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Indiana governor orders equity officer and cameras for troopers

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Associated Press

INDIANAPOLIS (AP) - Indiana Gov. Eric Holcomb announced steps Tuesday toward tackling racial injustice concerns that include equipping state police troopers with body cameras and hiring a state government equity officer who’ll report directly to him.

The Republican governor discussed his plans in an online speech after the Indiana Black Legislative Caucus called last week for increased accountability for the state’s police officers - and 11 weeks after protests over the death of George Floyd in Minnesota turned violent in Indianapolis and left behind widespread damage to downtown businesses.

Holcomb described racism as a “virus that’s equally voracious” as the coronavirus outbreak for the state and nation.

“It’s in turn forcing us to a reckoning as a state and nation - one that’s built on ‘equality for all,’” he said.

Democratic governor candidate Woody Myers, an African American who is challenging Holcomb in the November election, disparaged Holcomb’s proposals as disingenuous for coming after nearly 16 years of Republican control of the governor’s office.

“This is an effort to make people feel good about his willingness to address a set of issues that up until now he’s not been willing to address,” Myers said in an interview.

Holcomb said he would have every “front-line state trooper” wearing a body camera by spring of 2021. The Black Legislative Caucus, made up of 13 Black Democratic lawmakers, called last week for body and dashboard cameras for police agencies statewide.

State police will need to spend about $5 million to purchase body cameras for some 700 troopers, with it then costing about $1.5 million a year to manage the video data, state police Superintendent Doug Carter said.

Holcomb also said an outside review would be conducted of the training practices and curriculum at the Indiana Law Enforcement Academy, which is operated by the state police and provides the basic training of new officers for most police agencies across the state.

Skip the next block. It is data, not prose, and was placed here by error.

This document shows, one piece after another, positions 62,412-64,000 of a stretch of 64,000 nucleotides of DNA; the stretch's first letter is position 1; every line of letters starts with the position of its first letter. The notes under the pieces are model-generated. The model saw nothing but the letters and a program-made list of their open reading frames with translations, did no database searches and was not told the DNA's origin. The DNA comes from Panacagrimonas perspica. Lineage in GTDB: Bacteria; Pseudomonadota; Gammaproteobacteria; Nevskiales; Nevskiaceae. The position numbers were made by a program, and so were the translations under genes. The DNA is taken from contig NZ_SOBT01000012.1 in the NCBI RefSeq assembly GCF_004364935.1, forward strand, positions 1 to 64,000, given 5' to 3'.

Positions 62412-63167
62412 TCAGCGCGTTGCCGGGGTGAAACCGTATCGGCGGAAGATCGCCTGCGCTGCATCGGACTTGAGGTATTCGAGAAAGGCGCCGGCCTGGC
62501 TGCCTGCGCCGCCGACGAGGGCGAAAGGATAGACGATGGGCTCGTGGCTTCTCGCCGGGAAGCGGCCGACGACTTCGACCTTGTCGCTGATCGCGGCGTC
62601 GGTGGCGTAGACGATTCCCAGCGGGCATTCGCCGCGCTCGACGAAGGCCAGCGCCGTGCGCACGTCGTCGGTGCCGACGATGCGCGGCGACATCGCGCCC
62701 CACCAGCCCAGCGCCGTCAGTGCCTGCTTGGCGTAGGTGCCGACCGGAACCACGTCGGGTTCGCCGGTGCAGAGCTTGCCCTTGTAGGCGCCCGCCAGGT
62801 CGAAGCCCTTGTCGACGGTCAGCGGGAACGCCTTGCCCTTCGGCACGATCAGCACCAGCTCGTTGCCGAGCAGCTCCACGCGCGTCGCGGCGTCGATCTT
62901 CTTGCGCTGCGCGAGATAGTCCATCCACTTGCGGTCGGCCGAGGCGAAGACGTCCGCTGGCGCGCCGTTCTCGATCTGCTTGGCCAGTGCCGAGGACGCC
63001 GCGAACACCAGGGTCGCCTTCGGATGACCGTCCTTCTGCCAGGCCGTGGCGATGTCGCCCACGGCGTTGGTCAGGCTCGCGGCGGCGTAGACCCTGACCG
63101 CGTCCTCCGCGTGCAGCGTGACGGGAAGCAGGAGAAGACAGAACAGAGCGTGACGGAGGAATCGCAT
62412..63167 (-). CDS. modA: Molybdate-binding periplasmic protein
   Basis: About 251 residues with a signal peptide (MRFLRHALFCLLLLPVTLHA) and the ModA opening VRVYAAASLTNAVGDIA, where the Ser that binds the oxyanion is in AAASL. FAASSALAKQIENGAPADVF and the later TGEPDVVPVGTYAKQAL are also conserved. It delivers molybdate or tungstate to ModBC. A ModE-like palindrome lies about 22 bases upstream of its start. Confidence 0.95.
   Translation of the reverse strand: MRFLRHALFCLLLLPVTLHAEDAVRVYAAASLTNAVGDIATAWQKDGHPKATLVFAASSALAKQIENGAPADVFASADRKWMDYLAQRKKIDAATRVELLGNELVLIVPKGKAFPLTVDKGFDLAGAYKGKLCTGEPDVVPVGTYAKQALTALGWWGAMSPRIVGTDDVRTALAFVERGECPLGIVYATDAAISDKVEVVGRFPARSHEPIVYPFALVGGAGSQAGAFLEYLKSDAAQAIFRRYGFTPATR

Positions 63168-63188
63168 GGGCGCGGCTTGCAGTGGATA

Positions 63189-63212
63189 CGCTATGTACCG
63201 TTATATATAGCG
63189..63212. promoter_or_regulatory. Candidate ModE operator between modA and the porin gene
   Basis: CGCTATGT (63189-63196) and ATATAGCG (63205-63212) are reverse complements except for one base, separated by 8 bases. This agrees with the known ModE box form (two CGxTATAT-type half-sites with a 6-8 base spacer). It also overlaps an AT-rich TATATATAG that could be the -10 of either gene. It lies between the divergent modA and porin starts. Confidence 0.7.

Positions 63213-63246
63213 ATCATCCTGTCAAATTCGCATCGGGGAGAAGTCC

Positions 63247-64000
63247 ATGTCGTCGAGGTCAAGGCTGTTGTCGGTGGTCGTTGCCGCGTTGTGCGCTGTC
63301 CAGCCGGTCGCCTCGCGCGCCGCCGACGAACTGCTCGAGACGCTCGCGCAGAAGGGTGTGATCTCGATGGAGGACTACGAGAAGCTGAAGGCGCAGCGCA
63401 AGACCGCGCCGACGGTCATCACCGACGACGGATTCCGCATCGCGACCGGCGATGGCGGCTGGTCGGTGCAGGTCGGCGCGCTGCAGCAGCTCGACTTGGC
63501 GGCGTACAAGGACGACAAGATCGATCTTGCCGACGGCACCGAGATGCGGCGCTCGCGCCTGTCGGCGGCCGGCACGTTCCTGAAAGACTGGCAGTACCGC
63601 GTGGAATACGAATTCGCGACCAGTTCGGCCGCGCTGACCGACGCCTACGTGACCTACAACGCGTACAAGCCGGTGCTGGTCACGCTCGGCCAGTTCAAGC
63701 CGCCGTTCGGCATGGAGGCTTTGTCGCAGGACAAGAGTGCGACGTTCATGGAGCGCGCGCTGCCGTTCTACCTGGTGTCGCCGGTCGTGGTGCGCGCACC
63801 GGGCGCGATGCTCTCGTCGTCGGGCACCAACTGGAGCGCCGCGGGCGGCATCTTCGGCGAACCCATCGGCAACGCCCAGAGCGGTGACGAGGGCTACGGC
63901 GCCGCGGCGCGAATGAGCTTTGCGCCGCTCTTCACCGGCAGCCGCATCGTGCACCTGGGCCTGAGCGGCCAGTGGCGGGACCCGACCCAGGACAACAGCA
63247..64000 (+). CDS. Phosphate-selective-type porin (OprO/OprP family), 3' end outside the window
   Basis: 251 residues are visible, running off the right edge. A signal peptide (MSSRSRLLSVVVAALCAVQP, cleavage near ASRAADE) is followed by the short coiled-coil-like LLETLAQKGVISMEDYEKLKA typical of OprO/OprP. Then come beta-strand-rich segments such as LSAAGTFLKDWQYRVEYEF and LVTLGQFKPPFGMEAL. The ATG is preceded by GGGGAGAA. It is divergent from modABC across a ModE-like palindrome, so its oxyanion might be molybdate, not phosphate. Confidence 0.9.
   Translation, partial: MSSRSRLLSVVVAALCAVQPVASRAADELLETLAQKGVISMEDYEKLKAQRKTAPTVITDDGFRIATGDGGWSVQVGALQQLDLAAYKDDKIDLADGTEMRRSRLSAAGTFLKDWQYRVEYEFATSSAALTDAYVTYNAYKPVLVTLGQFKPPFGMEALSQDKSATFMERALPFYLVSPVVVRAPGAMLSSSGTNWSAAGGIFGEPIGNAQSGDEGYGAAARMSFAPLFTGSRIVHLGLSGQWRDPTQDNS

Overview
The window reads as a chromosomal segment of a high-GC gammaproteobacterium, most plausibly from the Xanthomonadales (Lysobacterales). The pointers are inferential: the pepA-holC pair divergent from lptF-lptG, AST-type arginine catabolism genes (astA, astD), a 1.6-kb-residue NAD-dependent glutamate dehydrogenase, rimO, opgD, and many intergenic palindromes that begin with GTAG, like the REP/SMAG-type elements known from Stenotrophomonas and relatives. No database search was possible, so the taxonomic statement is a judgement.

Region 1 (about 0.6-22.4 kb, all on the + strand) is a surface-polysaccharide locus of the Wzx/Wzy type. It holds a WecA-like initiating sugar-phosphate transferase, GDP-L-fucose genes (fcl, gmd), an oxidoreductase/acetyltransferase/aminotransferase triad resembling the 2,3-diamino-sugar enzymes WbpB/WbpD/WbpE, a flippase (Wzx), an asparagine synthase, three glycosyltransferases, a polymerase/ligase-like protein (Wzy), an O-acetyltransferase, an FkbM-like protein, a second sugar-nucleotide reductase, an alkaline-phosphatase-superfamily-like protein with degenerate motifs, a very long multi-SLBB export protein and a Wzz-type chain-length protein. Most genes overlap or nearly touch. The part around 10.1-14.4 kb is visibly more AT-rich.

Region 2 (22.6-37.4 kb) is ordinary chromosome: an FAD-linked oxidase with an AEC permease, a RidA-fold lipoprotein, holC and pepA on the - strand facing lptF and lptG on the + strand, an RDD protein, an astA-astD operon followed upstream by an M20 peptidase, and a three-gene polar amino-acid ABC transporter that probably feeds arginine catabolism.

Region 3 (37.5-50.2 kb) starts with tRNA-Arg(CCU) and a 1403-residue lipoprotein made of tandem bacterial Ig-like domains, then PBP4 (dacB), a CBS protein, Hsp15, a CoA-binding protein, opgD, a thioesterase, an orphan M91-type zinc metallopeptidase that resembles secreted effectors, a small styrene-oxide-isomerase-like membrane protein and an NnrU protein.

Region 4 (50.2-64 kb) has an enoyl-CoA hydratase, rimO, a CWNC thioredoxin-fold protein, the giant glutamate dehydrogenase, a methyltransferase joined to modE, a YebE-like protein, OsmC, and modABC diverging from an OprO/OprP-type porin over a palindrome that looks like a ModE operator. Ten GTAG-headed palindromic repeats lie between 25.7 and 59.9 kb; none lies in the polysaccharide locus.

The new chief equity, inclusion and opportunity officer position announced by Holcomb will be a cabinet-level position dedicated to working with state agencies to identify and make changes to improve equality in the workplace and with government services.

“For my part, I commit to you that I will work to be a barrier buster and to bring greater equity and opportunity within your state government and the services you entrust us to provide so that every Hoosier can take full advantage of their gifts and of their potential,” Holcomb said.

Myers, who is the first Black major party nominee for Indiana governor, said steps such as requiring police body cameras should have been taken years ago, while he questioned the equity officer would have the authority to make significant changes.

Myers also faulted Holcomb and Republicans who dominate the Legislature for not earlier tackling problems such as low teacher pay and a lack of public health funding that have disproportionately hurt minority communities.

“I just think it is disingenuous to make us think now that there is a genuine concern when there hasn’t been for such a long, long time,” Myers said.

Holcomb briefly spoke about the protests in late May and early June that drew out thousands of people in Indianapolis and other cities around the state after the killing of Floyd, the Black man whose death at the hands of a white Minneapolis police officer sparked worldwide demonstrations for police reform.

He praised police officers killed in the line of duty while admonishing those who turned to violence during the protests.

“I say, if you want change, don’t throw that brick. Use it to build a foundation for something better,” Holcomb said. “I feel for the shop owners - many of them people of color - whose stores were damaged by looters.”

The governor didn’t mention the alleged assault on a Black man who says he was attacked at southern Indiana Lake Monroe and that someone threatened to “get a noose.” Two white face criminal charges in the July Fourth weekend confrontation that gained attention across the country.

The Black Legislative Caucus said Holcomb was “taking steps in the right direction.”

“Governor Holcomb’s words must be followed by swift action and a good start would be to facilitate much needed support from Republicans in the General Assembly,” the group said in a statement. “While a review of our law enforcement academy and curriculum is needed, the governor must put concrete plans in place now to protect our Black Hoosier community. Banning the use of no-knock warrants, racial profiling and chokeholds from our law enforcement would further demonstrate the governor’s solidarity with Black and brown Hoosiers.”


Posted 8/19/2020





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